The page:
Books & Culture

How to Create a Transcendent Experience

Transcendent experiences can be occasioned through many means, through recently, the use of artificial means, namely drugs, to change one’s consciousness has become a rather popular topic of discussion. Yet, I can’t help but feel that artificial means of changing one’s consciousness feels a little like exerting brute force upon a process that ought to be slower, and perhaps involve a little more work than just taking a pill. Michael Pollan in This is Your Mind on Plants writes, “Psychedelic compounds can promote experiences of awe and mystical connection” but he is quick to note that “drugs are not the only way to occasion the sort of mystical experience at the core of many religious traditions—meditation, fasting, and solitude can achieve similar results…”

Drug-induced transcendent experiences feel quintessentially American and capitalistic. We Americans want everything fast. We want fast delivery. We want fast food. We want fast cars. We love guaranteed results or we want our money back. And so it is no surprise to me that so many of us would want our transcendent experiences come to us as easily as swallowing a pill.

I’ve had a handful of transcendent experiences in my life—and the most meaningful ones have taken place when I was completely sober. They were almost always occasioned by nature, sometimes in solitude, and sometimes communal. I have experienced awe and transcendence while hiking, surfing, rock climbing, and while sitting alone in the desert.

There’s something about hostile natural environments that have the potential to occasion these experiences, though I don’t think hostility is necessarily a prerequisite. I have had these experiences while meditating in my living room as well. Though I think there is something to be said about the fact that discomfort, or rather, moving outside of one’s comfort zones, makes a change of consciousness or transcendent experience more likely.

Nature is not the only avenue available through which one can attain transcendence. Profound meditation is another. Oliver Burkeman in his remarkable book, Four Thousand Weeks: Time Management for Mortals discusses the ways in which communal rhythms can also occasion transcendent experiences. Burkeman draws from his research to explain that “synchronized movement, along with synchronized singing, has been a vastly underappreciated force in world history, fostering cohesion among groups.” And these experiences are not limited to singers. Burkeman explains: “as dancers know, when they lose themselves in the dance, synchrony is also a portal to another dimension—to the sacred place where the boundaries of the self grow fuzzy, and time seems to not exist.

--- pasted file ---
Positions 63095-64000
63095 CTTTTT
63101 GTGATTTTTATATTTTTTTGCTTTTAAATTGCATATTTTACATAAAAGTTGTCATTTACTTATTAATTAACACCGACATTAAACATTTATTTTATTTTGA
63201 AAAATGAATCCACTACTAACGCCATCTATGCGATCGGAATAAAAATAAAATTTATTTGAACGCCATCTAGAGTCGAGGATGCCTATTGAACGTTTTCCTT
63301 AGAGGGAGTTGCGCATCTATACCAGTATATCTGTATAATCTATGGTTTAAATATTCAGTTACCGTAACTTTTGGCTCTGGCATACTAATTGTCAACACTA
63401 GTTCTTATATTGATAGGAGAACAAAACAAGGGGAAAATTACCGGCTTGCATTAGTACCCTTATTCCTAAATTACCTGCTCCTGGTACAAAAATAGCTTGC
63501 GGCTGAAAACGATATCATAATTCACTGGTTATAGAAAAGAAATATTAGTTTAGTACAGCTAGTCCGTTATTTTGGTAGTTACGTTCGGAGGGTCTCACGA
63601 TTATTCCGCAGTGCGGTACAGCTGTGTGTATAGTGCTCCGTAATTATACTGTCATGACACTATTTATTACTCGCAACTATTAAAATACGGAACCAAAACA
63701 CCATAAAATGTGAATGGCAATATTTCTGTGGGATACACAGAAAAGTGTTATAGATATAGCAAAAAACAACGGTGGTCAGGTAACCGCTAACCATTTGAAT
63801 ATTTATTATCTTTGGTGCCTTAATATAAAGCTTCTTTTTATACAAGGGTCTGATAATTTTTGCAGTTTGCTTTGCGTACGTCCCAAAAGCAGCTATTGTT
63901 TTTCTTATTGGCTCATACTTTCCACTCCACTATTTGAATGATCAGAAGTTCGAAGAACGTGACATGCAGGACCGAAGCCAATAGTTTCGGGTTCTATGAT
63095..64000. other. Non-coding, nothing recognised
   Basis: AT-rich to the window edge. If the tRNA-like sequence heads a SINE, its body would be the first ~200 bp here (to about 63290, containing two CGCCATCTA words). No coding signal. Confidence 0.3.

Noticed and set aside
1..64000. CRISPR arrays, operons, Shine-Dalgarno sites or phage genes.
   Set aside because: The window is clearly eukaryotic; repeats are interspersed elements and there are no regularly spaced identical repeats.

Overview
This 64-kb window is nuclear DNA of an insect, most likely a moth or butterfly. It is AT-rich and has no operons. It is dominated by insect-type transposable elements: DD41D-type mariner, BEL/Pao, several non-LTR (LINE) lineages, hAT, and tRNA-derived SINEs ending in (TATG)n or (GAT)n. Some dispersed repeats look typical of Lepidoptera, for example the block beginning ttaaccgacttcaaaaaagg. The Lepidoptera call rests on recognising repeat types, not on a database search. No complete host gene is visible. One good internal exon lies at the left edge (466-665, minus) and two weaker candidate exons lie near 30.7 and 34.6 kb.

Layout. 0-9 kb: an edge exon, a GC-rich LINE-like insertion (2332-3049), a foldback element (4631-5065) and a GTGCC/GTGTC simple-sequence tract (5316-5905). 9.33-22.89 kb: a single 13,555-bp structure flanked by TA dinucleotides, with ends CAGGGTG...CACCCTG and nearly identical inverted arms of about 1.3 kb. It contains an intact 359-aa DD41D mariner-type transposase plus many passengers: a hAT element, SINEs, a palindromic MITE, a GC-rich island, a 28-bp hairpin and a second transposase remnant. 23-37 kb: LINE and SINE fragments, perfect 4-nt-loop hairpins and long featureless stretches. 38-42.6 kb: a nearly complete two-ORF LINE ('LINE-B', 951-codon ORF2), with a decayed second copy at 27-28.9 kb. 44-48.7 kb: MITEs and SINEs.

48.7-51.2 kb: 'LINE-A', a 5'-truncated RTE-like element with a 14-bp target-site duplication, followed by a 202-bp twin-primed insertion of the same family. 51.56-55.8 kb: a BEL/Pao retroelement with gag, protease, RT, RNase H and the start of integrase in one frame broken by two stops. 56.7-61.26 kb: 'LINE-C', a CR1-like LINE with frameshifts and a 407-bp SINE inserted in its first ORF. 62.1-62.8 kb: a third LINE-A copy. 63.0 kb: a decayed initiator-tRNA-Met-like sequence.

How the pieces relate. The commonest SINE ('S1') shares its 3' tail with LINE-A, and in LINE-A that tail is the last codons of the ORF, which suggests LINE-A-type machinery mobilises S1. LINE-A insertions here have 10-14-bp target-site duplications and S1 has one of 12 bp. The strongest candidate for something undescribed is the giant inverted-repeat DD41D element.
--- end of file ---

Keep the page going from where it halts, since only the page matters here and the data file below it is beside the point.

I’ve experienced this sacred loss of self while synchronizing my body to the rhythms of the ocean while surfing. The feeling of traveling with the energy of the ocean, which itself has often traveled thousands of miles to reach the shore, while also surrounded by kindred spirits who have the same goal, can indeed result in transcendence.

Bread of the Angels. Watercolor. Janice Greenwood. Original Art.
Bread of the Angels. Watercolor. Janice Greenwood

According to The Cut, “Transcendence is a fundamental part of the human experience. Since the dawn of our species, people have been losing themselves in ritualistic prayer, song, and dance.” Interestingly, transcendent experiences seem to occur on a spectrum. In this conception of transcendence, I needn’t discount the state of flow I experience while surfing or writing an essay, nor necessarily distinguish it from the profound state of awe I have experienced while paddling over waves on the north shore of O’ahu, or while watching the sun set over Half Dome in Yosemite National Park.